I was much higher on the Rebirth issue than you were, but I think we can both agree that this first actual installment feels like the real debut, and gives readers a better sense of what we can expect this team to bring to Kara’s world on a regular basis: a delightful little superhero tale that’ll provide youthful pathos, hijinx, and action in equal measure. Ching’s art is especially an improvement in this regard, as his take on the material seems to be more in simpatico with where exactly Orlando is pitching the series. Kara actually looks like a teenager here, whereas the Rebirth issue (drawn by Emanuela Lupacchino) put the visuals and the tone a little bit at odds.
I had such a great time here, from the opening that echoed All-Star Superman, the reintroduction of Cat Grant (basically played as Calista Flockhart, thank goodness), and the flashes back and forth between how Kara has to approach her day to day experiences vs. how these events unfolded on Krypton. Even the spectre of the departed New 52 Superman tugged at the old heart-strings a tad. This was easily one of my favorite issues of the entire Rebirth launch, and while I’m not quite ready to put this up there with Wonder Woman, give me a few more issues and we just might get there. This comic is off to a great start.
And that ending? Well you knew he was coming eventually, and I knew he was Zor-El, because I read the Villains’ Month issue from back in the day…didn’t everybody else? …oh.
This week, while Cyborg: Rebirth and Supergirl #1 were the brand new highlights of DC’s Rebirth initiative, the publisher released new issues of several series launched earlier this year as well. Of particular note is Batman #6, which begins a new arc for the series.
After an interesting but unevenly paced first arc, Tom King’s run on Batman uses its sixth issue to take a breather and reset the stage for the “Night of the Monster Men” event set to launch later this month. Featuring the stellar Ivan Reis on pencils, Batman #6 follows Gotham Girl in the wake of her brother’s death at the end of Batman #5. This issue holds little consequence to the overarching story being told by King, and as such Gotham Girl is allowed to tackle some goofy silver age D-List villains such as Colonel Blimp and Kite Man. These villains pose little actual threat to the city and give the story a fun and goofy feel that juxtaposes heavily against the inner turmoil Gotham Girl is experiencing throughout the story. She constantly talks to her brother’s spirit as she takes down villains, executing a coping mechanism similar to the one Ralph Dibny uses after his wife Sue’s death during Identity Crisis. The monologuing adds a great deal of depth to Gotham Girl’s character and makes the reader feel for her in a way that was sometimes difficult during the “I Am Gotham” arc which only shaded the Gotham characters in fits and starts.
Not only does Batman #6 give Gotham Girl some much needed character development– it provides some to the Dark Knight himself. The climactic moment of the issue where Batman and Gotham Girl share a tender moment of mutual grieving on a rooftop is one of the best moments in any recent DC book because it shows Batman at his most human. The way he reveals his secret identity to Gotham Girl and tells her about his tragic origin allows the two to connect on a very basic and powerful level. It shows that Batman, who is often portrayed as pathologically distrustful and aloof, sees Claire as a kindred spirit and an equal. A tender hug from Batman is a powerful thing and Batman #6 should be treasured for it.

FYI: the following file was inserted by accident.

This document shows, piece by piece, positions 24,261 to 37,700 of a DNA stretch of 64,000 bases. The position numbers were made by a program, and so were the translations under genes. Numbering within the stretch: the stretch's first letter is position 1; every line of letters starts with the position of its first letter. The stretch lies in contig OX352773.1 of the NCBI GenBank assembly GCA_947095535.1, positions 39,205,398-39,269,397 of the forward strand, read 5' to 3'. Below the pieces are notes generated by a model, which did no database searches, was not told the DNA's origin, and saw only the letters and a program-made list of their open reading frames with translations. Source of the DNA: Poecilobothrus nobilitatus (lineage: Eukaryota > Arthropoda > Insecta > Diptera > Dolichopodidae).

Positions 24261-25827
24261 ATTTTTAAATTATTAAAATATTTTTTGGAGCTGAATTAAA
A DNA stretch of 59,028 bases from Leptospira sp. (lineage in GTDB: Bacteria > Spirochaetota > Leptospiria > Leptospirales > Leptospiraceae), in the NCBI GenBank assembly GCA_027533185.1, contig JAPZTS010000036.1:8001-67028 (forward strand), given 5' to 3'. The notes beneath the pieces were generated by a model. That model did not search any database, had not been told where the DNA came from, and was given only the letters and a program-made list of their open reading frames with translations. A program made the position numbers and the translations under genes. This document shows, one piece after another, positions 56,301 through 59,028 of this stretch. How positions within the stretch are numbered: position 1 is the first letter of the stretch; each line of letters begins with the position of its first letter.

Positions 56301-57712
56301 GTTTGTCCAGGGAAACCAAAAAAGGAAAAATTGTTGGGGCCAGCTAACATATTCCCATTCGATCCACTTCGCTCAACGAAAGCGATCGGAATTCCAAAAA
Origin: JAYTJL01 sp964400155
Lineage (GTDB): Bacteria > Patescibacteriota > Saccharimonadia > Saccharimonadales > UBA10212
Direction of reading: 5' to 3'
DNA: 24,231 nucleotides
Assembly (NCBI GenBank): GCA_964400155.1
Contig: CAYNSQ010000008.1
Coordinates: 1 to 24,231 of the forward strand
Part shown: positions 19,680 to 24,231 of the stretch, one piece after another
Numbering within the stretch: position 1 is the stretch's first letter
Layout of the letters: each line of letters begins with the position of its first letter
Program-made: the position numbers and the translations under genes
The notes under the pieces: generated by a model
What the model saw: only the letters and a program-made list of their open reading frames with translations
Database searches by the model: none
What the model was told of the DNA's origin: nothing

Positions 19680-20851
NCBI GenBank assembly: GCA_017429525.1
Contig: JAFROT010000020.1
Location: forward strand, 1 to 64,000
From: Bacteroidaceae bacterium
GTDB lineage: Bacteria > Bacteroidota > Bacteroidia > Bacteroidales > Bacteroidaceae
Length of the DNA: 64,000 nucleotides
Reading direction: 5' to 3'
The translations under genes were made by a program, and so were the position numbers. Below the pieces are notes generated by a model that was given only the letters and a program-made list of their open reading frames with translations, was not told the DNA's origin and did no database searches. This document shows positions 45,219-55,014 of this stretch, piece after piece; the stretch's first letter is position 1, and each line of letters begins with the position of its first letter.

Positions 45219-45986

If you were nonplussed by King’s and David Finch’s first arc on Batman, this issue may do a lot to change your mind. I highly recommend picking it up.
I’m with Alex on the newest issue of Batman, I think I’m finally starting to glom onto where King is going here. He had the tough job of trying to juggle two disparate storylines in his initial arc, and now that I’ve read this epilogue and can see how the pieces have fallen into place, I think my excitement level is back to where it needed to be. Plus Batman feels like my favorite kind of Batman now, the kind of Batman that was kicking Dr. Hurt’s ass and then would turn around and do the tango of death.
Just to add in a few extra thoughts, I was very keen on Green Arrow #6 this week, which puts Emiko front and center, and provides a nicely paced two-prong tale that makes for a rather dense read, where you feel like you’re getting your monies worth. They also introduce a new version of the Clock King, which is weird, given how that character is already appearing in Deathstroke and it’s not the same person, but perhaps they’re interrelated somehow. Granted, they didn’t actually call him the Clock King specifically, but with that character showing up on Arrow semi-regularly, I’m happy to see them provide an antagonist of that sort on the page as Green Arrow is comic the most removed from its CW TV show counterpart.
And lastly, Aquaman #6 and Justice League #4 I thought were both solid improvements over their previous weeks’ issues. Aquaman provides another great showcase for Brad Walker’s art, which it’s no coincidence that the last issue I enjoyed of that series was drawn by him, and poses a few intriguing thoughts about Arthur’s place on the Justice League and his value among the other heroes that he stands aside. There’s nothing earth-shattering there, but as I so very much want to love an Aquaman ongoing again, I’ll happily take those positive steps. Justice League is still providing a pretty bland conflict for the team, and Bryan Hitch’s story structure feels a good deal like his run on JLA, but I think issue 4 finds him at least starting to regain his groove a bit, with solid enjoyable moments for Arthur, Diana, Clark and Bruce at least. His handle on Simon and Jessica is still fairly rough, but there’s at least some shape to the proceedings and I can start to squint and enjoy the book a tad, even if the threat is still a bit more anonymous than I’d like.
The Beat Staff is an elite group of trained ninjas.